Have you ever run, jumped, or did a workout and, all of a sudden, you realize that you’ve leaked a little bit? For many women, urine leakage during exercise can cause them to feel shame or embarrassment. In many cases, this results in them not pushing themselves as hard as they would like competitively or avoiding workouts entirely to prevent potential leakage.
The thing is, you are not alone, and it’s not something you should feel ashamed about. In fact, 20% of 20-year-olds, 30% of 30-year-olds, and so on through the age groups experience some sort of leakage. Fortunately, most causes of leakage are treatable through effective pelvic floor strengthening exercises. We’re going to explore why urine leakage happens during exercise and some of the best ways to combat it.
Why Do I Leak at the Gym? Understanding Stress Urinary Incontinence
Stress urinary incontinence is when the pelvic floor muscles are weak and unable to support the bladder and surrounding organs during high-impact activities. Running incontinence is one of the more common instances, but this sort of leakage can happen during other activities like jumping, HIIT workouts, yoga, and dancing.
One of the most common causes of bladder leakage during exercise is weak pelvic floor muscles. The pelvic floor muscles support the bladder, anus, vagina, digestive tracts, and all the associated functions. When the pelvic floor muscles are weak, they don’t function properly, resulting in many symptoms, including leakage.
In some cases, muscle weakness can be caused by pregnancy or menopause. What most people don’t realize is that these high-impact activities can actually be the cause of weak pelvic floor muscles. Gymnastics, volleyball, basketball, Olympic lifting, and other high-impact sports can overwhelm the pelvic muscles over time if they’re not intentionally strengthened to counteract the forces of high-impact sports. Fortunately, there are ways to not only stop leakage but prevent it from happening entirely.
6 Ways to Stop Leaking Urine When Exercising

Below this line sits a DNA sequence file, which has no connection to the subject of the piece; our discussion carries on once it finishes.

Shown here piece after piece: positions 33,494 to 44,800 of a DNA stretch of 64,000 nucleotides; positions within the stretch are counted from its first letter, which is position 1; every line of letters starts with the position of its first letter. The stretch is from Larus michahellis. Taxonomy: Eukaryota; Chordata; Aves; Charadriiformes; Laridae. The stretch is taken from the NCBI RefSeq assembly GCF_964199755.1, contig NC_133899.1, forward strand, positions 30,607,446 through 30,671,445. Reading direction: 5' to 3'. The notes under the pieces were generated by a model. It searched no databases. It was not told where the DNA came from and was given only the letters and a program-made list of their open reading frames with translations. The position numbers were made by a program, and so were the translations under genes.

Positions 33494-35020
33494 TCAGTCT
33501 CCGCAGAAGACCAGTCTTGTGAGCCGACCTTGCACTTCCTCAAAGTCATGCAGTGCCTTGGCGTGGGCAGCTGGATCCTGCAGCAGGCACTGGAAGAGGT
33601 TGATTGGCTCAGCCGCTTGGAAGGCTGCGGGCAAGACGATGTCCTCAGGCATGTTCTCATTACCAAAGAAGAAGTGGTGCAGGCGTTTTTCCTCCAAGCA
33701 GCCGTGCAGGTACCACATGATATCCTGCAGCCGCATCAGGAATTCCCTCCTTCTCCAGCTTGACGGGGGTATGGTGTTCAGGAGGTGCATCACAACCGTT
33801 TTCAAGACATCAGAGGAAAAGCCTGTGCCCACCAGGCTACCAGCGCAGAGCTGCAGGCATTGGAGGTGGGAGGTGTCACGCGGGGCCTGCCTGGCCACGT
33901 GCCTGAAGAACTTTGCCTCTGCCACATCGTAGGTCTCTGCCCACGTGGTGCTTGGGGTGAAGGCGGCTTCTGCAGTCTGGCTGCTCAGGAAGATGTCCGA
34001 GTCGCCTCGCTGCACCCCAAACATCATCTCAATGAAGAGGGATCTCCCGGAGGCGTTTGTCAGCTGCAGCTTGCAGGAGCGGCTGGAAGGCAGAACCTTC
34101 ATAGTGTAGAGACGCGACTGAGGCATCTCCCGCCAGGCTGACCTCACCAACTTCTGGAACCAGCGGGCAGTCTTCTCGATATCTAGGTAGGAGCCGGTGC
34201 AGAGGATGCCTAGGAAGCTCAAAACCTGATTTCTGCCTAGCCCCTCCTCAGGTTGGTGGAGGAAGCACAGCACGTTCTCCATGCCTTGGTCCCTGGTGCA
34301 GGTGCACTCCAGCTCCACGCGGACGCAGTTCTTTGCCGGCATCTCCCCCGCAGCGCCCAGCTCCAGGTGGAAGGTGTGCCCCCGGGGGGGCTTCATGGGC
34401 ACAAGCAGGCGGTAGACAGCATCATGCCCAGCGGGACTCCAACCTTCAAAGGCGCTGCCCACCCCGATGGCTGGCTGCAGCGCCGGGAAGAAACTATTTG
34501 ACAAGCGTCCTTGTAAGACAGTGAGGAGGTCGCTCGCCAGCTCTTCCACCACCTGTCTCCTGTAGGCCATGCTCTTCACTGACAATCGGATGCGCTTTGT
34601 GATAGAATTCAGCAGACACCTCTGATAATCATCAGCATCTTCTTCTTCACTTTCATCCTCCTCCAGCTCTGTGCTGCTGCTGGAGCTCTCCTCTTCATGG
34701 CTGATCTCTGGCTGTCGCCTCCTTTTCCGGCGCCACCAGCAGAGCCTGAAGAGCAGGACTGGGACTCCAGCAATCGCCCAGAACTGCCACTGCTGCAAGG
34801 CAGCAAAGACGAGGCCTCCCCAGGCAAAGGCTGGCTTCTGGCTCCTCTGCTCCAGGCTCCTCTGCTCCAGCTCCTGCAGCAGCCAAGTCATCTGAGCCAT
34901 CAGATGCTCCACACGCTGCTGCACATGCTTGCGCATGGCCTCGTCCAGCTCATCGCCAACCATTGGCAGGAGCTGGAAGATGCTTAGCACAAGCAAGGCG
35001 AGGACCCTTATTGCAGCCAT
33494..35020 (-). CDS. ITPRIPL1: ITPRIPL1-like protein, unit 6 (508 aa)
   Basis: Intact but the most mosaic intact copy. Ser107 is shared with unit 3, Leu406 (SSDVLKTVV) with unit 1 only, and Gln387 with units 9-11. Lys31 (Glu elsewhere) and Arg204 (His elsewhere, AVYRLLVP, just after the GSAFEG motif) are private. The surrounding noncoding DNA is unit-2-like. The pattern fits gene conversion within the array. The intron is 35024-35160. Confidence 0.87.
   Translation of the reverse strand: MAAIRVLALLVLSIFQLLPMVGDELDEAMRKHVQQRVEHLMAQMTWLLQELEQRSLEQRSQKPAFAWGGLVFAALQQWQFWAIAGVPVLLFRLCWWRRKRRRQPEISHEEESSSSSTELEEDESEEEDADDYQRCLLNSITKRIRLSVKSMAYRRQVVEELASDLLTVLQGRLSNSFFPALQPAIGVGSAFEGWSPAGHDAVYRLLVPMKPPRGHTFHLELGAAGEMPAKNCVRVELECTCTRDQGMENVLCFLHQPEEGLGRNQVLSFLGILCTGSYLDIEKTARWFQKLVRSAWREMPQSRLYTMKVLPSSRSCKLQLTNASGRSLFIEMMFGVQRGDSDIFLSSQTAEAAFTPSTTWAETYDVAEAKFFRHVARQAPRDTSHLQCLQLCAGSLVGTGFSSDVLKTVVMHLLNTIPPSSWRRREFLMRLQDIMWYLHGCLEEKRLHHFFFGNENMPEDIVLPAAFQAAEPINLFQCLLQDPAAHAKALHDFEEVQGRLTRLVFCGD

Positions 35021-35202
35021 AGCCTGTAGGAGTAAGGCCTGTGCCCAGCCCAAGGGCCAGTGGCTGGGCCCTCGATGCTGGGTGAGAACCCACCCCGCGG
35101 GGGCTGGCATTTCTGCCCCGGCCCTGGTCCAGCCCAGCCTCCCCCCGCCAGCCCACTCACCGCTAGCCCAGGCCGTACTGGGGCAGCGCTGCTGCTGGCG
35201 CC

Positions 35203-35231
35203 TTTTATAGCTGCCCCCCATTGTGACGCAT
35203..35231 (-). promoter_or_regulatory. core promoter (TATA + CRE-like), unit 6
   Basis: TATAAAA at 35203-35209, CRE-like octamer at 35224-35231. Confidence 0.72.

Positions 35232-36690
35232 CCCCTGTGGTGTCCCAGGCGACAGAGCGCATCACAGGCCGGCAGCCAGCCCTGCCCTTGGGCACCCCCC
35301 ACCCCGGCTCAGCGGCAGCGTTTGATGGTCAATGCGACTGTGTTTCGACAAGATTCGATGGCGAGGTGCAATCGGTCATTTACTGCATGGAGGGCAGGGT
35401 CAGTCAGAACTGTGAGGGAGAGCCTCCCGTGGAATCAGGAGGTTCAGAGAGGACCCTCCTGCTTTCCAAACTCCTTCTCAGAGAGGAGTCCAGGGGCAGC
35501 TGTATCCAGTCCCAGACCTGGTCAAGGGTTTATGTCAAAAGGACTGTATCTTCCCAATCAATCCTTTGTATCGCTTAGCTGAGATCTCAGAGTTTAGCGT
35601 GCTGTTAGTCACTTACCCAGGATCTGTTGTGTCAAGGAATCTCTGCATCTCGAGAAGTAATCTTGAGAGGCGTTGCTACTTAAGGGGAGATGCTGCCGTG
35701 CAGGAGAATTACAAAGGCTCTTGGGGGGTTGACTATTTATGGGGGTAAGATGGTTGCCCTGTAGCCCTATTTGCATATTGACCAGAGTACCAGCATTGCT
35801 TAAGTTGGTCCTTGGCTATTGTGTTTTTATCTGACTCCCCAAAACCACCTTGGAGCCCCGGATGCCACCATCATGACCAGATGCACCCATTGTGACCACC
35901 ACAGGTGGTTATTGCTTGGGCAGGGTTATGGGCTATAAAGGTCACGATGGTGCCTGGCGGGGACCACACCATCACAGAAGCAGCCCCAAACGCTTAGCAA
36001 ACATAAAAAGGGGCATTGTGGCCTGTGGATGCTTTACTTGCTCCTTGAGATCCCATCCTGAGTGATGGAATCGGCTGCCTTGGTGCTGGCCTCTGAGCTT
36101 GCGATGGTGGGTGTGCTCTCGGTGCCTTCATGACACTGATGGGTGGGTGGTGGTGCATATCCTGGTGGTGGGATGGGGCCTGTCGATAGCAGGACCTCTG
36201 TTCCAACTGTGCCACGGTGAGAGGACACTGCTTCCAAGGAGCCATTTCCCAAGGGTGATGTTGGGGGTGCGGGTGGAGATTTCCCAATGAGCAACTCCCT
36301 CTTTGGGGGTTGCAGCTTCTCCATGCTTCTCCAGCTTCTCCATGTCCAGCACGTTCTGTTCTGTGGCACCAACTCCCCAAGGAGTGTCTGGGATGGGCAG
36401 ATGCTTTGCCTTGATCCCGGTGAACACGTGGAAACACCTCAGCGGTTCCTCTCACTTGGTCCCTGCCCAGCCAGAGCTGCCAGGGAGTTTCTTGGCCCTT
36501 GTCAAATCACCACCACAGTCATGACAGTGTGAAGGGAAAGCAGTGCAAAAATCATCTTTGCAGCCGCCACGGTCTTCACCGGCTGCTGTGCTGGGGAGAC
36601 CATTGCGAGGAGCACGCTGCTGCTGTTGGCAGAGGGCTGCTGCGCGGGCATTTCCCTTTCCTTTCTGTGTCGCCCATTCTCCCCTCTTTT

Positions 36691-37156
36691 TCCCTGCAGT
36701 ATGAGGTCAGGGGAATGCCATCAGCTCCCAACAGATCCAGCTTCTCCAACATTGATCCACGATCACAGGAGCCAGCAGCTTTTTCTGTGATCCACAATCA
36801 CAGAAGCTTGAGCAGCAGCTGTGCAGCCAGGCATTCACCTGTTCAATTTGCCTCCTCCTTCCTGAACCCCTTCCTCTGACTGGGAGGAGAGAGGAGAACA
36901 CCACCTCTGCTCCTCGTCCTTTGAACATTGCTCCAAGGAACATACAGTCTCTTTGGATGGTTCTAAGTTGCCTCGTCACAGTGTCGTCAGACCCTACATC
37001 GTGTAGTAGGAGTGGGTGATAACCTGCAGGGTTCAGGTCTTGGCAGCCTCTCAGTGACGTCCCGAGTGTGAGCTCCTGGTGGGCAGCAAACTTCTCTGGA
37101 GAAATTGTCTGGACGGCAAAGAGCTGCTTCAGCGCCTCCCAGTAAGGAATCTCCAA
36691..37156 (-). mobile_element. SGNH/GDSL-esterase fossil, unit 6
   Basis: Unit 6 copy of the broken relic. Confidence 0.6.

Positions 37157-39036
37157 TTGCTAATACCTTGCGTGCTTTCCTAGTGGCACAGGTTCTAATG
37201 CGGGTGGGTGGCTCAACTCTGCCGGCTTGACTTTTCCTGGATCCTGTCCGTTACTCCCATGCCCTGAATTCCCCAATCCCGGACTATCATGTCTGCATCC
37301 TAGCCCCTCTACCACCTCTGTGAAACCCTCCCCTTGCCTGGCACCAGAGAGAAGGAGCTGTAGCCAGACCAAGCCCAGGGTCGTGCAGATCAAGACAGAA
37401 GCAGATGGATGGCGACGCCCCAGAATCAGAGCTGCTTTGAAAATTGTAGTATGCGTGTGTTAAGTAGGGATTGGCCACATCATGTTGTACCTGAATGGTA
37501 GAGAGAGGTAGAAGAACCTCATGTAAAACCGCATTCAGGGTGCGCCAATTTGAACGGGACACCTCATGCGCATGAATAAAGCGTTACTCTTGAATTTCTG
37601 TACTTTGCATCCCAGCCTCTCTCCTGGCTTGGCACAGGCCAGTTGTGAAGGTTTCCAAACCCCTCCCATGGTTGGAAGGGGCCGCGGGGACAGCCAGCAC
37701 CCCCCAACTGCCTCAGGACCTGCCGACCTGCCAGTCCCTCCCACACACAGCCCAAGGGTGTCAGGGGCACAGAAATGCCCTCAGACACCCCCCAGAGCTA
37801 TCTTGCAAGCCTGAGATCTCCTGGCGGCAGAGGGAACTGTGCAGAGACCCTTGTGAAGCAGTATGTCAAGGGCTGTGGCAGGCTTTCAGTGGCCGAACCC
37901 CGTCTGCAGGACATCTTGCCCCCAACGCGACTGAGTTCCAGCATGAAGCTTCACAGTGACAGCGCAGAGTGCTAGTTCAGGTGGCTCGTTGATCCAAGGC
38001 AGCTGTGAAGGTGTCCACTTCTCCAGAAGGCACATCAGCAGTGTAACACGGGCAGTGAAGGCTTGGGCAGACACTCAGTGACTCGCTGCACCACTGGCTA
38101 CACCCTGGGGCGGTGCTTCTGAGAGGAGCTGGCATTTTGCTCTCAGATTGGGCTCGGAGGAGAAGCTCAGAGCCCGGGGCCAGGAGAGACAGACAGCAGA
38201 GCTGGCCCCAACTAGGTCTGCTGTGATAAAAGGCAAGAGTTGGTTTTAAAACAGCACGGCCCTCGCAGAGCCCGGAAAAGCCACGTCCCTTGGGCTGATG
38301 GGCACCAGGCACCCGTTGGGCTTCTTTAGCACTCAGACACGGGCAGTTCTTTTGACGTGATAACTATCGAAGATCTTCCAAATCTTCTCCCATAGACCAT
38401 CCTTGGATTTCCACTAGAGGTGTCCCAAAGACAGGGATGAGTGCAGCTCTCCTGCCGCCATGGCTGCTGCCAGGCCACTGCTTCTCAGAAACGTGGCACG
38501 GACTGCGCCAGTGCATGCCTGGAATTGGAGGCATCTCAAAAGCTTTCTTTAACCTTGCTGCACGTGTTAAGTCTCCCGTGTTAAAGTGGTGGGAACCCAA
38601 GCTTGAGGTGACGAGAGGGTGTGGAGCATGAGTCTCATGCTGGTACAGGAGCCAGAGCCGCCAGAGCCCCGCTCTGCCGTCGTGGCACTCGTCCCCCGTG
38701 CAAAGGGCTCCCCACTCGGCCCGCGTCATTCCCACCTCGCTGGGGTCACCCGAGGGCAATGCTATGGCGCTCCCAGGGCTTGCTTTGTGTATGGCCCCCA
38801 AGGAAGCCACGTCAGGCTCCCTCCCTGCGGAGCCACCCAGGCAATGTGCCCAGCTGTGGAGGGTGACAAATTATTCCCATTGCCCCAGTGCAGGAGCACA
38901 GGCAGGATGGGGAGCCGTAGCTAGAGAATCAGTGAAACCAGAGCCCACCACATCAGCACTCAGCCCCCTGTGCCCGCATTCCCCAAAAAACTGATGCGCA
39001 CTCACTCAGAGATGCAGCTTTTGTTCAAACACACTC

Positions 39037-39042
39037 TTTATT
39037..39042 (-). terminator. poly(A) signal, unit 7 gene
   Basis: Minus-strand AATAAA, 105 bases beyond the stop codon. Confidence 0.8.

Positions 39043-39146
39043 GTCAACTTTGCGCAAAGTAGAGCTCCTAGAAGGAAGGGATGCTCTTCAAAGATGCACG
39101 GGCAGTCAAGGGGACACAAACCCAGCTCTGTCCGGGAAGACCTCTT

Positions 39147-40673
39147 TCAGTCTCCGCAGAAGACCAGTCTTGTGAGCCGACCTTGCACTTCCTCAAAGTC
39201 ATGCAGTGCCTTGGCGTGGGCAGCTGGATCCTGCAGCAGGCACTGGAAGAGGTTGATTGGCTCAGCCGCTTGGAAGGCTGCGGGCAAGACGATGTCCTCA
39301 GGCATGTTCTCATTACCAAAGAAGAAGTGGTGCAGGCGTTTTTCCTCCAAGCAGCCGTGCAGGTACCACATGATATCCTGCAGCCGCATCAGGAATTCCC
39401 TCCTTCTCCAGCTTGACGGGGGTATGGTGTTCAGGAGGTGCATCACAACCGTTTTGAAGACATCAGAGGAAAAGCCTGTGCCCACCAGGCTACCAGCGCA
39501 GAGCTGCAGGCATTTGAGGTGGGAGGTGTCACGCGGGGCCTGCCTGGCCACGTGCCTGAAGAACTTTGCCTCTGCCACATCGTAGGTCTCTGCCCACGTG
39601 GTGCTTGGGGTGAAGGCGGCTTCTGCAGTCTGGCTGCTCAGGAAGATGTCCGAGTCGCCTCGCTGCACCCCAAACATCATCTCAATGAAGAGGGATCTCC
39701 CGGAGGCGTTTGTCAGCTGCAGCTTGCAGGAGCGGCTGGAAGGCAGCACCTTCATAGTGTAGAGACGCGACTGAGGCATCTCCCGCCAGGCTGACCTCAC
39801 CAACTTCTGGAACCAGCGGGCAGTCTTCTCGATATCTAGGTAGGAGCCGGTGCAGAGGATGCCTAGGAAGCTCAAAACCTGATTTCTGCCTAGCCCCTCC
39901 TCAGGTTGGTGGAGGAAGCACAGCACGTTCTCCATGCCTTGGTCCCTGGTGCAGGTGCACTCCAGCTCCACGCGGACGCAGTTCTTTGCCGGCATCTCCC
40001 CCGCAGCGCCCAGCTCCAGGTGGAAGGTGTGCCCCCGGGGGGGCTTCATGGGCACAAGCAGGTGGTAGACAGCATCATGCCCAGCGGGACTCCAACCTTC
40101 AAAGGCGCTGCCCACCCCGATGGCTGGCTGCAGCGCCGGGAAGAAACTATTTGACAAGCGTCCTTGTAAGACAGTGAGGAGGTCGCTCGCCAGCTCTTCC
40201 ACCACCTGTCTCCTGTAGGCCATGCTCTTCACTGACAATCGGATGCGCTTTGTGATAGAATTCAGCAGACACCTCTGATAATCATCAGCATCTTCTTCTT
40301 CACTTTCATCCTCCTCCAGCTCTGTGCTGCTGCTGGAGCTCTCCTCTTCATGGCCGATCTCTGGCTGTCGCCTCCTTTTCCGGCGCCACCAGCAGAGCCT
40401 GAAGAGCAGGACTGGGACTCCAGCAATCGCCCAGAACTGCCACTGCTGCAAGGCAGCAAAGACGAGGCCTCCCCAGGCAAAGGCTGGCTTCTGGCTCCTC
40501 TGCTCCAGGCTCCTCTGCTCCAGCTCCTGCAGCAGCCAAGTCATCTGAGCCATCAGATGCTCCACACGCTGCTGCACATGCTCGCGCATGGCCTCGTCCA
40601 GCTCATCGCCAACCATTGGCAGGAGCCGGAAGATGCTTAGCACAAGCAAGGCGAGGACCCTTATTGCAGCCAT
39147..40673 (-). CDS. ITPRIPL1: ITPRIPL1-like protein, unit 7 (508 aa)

1. Practice Kegels
The best way to stop bladder leakage during exercise is to strengthen the pelvic floor muscles. Just like you wouldn’t try to lift something heavy without building up your bicep muscles, you can’t expect your pelvic floor muscles to be able to keep up with high-impact exercises without the right exercises. Doctors recommend that people with vaginas do 10 minutes of kegels three times a day every day to maintain healthy pelvic floor muscles.
2. Avoid Spicy and Acidic Foods
If you’re living with weak pelvic floor muscles or just getting started on your strengthening journey, one way to help prevent leakage is by avoiding spicy and acidic foods. Spicy food, citric juices, and other items like that can irritate the bladder and exacerbate existing problems. Opt for hydrating with water and high-fiber foods instead.
3. Practice Yoga or Pilates
Pilates and yoga classes that focus on the core are another great way to help strengthen the pelvic floor muscles. While kegels are the best exercise to target the pelvic floor muscle specifically, these sorts of exercises are complementary and help to strengthen all the surrounding muscles.
4. Try Bladder Training
People experiencing urgency or leakage may feel like they’ve lost control of their bladder and bodily functions. By scheduling bathroom visits, you can help create a habit for your bladder. This allows you to incrementally take back control and feel more comfortable knowing you can hold back urine when you need to.
5. Use a Tampon
Some women find that inserting a tampon ahead of workouts can help prevent bladder leakage during exercise. This works by putting pressure on the urethra, which, in turn, makes it harder for urine to escape. We don’t recommend this option as a long-term solution, but for those looking for a stopgap measure as you work towards strengthening your pelvic floor muscles, this is an option to explore.
6. Start Vaginal Weight Lifting
If you’re serious about strengthening your pelvic floor muscles, vaginal weight lifting takes kegels and muscle building to the next level. Kegelbell, the first pelvic floor trainer of its kind, hangs the weights outside the body. Not only does this create a more comfortable experience for the user, but the dynamic movement of the cord creates additional challenges and allows women to accelerate their pelvic floor strengthening journey.
Don’t Stop Exercising Because of Leaks. Try Kegelbell Today!
If you’re tired of asking, “Why do I pee when I run?” and want the fastest way to stop urine leakage during exercise, Kegelbell is the answer. Customers who get started with Kegelbell see results in as little as two weeks, with workouts lasting just five minutes, three times a week in muscle building mode.
Kegelbell is the first device of its kind as well as being FDA Registered as a medical device. You’re already taking care of the rest of your body, so why not invest five minutes, three times a week in your pelvic floor health?
Learn more about Kegelbell →